Not only do zebrafish moms have many babies at the same time, and not only do these babies grow up quickly, but our eggs and embryos are see-through, so scientists can literally watch us grow one cell at a time. We stay mostly transparent for a few weeks after hatching. That makes it super easy for scientists to monitor us for both normal and abnormal development. In fact, scientists have learned how to turn off the genes that give our skin its color. These zebrafish, named casper, after the “friendly ghost” of cartoon fame, stay semi-transparent, or translucent, through adulthood.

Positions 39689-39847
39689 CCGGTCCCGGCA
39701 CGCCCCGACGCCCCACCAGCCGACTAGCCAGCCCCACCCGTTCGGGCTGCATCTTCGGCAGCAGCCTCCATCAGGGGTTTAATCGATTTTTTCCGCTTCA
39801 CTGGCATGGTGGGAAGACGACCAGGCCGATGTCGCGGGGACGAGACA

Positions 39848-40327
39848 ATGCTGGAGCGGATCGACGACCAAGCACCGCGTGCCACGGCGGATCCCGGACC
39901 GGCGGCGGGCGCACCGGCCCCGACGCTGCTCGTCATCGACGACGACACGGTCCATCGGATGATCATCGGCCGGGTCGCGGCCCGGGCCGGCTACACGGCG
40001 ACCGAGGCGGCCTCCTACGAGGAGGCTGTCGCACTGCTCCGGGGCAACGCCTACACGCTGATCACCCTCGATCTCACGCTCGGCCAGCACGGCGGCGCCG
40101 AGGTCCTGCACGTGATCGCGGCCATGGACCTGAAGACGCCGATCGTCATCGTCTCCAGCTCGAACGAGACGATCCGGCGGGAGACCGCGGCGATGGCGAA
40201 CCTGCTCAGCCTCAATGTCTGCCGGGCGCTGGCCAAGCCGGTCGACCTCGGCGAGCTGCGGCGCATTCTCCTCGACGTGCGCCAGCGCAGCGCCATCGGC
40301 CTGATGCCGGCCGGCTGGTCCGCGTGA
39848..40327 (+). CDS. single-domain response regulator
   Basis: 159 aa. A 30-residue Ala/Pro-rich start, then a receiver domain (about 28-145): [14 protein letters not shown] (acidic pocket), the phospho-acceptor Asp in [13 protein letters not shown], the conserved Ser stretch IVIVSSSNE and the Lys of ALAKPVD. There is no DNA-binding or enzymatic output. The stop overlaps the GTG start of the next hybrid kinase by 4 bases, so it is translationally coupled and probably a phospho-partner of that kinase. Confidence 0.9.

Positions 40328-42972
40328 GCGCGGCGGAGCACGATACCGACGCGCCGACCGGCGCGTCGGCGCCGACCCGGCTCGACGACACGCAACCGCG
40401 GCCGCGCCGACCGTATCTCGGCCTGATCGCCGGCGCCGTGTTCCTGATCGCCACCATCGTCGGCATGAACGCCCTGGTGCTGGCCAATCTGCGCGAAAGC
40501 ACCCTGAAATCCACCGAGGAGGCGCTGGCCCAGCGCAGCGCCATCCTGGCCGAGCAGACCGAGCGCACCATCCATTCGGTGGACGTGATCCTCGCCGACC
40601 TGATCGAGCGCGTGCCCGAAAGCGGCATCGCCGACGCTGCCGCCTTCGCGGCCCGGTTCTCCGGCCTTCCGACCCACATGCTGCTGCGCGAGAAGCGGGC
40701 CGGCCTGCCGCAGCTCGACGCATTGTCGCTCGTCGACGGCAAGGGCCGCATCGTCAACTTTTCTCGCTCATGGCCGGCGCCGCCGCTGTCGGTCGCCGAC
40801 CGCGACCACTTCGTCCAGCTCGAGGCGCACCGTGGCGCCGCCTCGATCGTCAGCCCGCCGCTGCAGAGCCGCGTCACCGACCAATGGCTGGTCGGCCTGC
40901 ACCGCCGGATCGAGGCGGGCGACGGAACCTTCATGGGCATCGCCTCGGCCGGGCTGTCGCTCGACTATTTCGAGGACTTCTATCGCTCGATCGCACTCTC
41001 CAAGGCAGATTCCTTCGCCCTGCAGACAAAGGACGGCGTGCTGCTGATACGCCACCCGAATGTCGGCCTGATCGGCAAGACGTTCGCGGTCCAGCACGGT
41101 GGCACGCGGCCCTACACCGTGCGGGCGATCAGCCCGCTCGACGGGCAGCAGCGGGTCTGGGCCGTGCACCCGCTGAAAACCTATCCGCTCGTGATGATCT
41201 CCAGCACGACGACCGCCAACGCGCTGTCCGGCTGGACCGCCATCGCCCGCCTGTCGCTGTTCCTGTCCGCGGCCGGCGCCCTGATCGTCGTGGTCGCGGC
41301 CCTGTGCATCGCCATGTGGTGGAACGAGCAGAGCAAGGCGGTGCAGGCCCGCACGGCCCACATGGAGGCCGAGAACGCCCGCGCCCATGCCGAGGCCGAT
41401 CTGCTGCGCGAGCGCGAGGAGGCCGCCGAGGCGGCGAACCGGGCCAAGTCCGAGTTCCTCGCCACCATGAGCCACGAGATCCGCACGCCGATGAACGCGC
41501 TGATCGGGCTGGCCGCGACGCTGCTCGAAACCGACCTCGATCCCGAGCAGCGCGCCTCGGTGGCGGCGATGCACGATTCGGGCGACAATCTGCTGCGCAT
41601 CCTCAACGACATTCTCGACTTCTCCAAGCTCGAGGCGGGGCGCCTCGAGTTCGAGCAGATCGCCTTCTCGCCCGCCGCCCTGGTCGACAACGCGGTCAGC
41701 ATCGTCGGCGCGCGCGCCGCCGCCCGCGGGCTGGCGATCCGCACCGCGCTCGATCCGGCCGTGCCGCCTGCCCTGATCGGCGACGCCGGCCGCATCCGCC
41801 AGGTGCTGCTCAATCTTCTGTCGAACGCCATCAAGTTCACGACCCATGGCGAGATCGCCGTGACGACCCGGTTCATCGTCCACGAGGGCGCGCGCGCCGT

And last, but certainly not least, did I mention that we can regenerate? If parts of my body are damaged, even to a significant degree, they can regrow. This holds true for my heart, fins, spinal cord, and even brain tissue. Our regenerative capacity is seemingly unlimited; my caudal fin, for example, can grow back dozens of times. Continue reading

Pigment Cells: Not Just Pretty Colors

If you’ve ever visited an aquarium or snorkeled along a coral reef, you’ve witnessed the dazzling colors and patterns on tropical fish. The iridescent stripes and dots come from pigment cells, which also tint skin, hair and eyes in all kinds of animals, including humans. Typically, bright colors help attract mates, while dull ones provide camouflage. In humans, pigment helps protect skin from DNA-damaging UV light.